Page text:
A leaked email from the council chief executive suggests she is trying to cover-up her attempted cover-up of the sudden departure of three senior employees. STEVEN DOWNES reports
Elected councillors, already angry at being left uninformed of important developments at the council, are now furious that the chief executive is trying to close down any discussion of the Godfather Affair.
Jo Negrini, Croydon’s £185,000 chief exec, yesterday morning emailed all councillors with a little message.
But it was not a Valentine’s Day love letter.
“Negrini is attempting to gag councillors over the Godfather Affair,” said one councillor who contacted Inside Croydon after receiving the email.
“It is fucking public interest… Misfeasance of public funds,” they added.
When councillors start to speak of “misfeasance”, then you know that they are worried.
As Inside Croydon first reported in October, Negrini’s No3 at the council, Graham Cadle, was paying £787 per day to IT contractor Harwinder, or Harry, Singh. That works out at an annual rate equivalent to £200,000.
Singh has a child with Karen Sullivan, the head of revenues and benefits at the council. The child’s godfather is Graham Cadle.
Those cosily close relationships were never willingly declared by the trio, as is required by the council’s code of conduct. A whistleblower expressed concerns about the conflicts of interest last April. An internal council investigation was held, but no disciplinary action was taken.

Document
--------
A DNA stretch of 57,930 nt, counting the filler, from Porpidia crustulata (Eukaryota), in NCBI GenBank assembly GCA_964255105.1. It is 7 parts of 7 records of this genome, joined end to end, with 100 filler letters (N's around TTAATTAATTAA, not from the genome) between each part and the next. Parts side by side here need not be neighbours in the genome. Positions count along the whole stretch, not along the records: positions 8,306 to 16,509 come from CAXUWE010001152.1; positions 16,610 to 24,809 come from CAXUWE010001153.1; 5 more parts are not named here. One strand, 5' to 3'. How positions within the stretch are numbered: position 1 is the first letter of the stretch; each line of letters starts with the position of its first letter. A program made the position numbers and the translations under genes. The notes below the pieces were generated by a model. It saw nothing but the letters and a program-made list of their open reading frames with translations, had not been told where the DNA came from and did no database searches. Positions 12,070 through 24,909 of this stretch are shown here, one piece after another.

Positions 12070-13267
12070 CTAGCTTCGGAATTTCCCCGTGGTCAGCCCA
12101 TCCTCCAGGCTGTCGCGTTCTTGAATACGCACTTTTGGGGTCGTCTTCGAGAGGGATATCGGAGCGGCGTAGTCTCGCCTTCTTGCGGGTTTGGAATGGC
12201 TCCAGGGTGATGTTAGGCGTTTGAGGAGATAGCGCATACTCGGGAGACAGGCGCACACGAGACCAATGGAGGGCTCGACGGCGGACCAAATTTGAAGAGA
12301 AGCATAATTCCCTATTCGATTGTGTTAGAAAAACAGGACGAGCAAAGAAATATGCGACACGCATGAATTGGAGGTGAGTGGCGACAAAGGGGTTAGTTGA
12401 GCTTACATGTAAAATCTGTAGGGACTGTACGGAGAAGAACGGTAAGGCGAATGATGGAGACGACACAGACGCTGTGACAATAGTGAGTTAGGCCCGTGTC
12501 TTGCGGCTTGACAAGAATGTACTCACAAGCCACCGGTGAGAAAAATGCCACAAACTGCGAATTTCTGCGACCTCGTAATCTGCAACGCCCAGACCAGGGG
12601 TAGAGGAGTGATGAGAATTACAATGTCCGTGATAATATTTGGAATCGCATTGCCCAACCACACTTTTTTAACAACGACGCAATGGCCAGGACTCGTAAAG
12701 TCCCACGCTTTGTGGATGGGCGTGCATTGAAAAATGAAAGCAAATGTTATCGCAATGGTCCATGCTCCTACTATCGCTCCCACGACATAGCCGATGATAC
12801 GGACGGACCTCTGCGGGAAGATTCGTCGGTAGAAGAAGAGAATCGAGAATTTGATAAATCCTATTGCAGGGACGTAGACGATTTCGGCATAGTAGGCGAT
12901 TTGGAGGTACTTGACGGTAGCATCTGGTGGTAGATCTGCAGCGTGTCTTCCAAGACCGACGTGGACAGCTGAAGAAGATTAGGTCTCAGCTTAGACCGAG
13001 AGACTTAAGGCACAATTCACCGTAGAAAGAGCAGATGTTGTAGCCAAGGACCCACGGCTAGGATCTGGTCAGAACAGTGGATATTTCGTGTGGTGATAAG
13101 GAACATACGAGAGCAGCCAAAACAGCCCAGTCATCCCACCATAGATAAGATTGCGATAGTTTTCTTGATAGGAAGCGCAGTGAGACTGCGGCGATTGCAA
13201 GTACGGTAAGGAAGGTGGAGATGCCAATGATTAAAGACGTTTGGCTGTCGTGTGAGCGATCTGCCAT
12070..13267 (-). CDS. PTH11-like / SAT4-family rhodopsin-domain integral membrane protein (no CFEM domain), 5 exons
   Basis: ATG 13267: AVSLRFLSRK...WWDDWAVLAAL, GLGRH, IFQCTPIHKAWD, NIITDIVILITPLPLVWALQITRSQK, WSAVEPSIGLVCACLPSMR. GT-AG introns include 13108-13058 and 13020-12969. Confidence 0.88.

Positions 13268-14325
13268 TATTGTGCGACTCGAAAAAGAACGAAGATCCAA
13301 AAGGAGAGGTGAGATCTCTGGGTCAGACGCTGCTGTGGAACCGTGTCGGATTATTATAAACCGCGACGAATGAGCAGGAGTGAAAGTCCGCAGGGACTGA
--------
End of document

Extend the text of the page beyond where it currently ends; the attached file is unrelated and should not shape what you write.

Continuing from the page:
As far as Inside Croydon can establish, news of that enquiry was never reported by Negrini to the majority of Croydon’s 70 elected councillors. Nor was the file handed over to the police to investigate whether any criminal offence had taken place.
Last autumn, the council whistleblower, anxious that their concerns about Cadle’s apparent abuse of his position had been swept under the carpet by Negrini, brought the case to Inside Croydon. After some investigations, we handed our file to Sean Fitzsimons, the Labour councillor who chairs the scrutiny committee. Fitzsimons immediately identified the possibility of misfeasance of public funds.
The councillor had a duty to report the information to the Borough Solicitor, who then instituted a second investigation into the conduct of Cadle, Sullivan and Singh. This was conducted by Simon Maddocks, who had carried out the original investigation last April.
In the past month, Inside Croydon has reported that first Cadle, then Singh and, most recently, Sullivan have all left their posts at Croydon Council.
The departures of some of the council’s most senior staff – Cadle was on £150,000 a year as the director of corporate service – were never announced to elected councillors, who found out about the scandal and the cover-up by reading Inside Croydon.
Last week, one councillor reported the affair to the police, noting that it was something which the CEO or Borough Solicitor should have done 10 months earlier.
Clearly, Negrini, who has failed to respond to Inside Croydon’s questions about her handling of the matter and any pay-offs which may have been made to the trio, is beginning to get a little uncomfortable with the questions she is now getting from disgruntled councillors.
Senior council figures are drawing comparison with the paucity of information they have been given in this case by Negrini’s senior staff, and the similarly misleading information which elected representatives were given about the performance and management of the council’s children’s services department, which was rated as “inadequate” by Ofsted inspectors.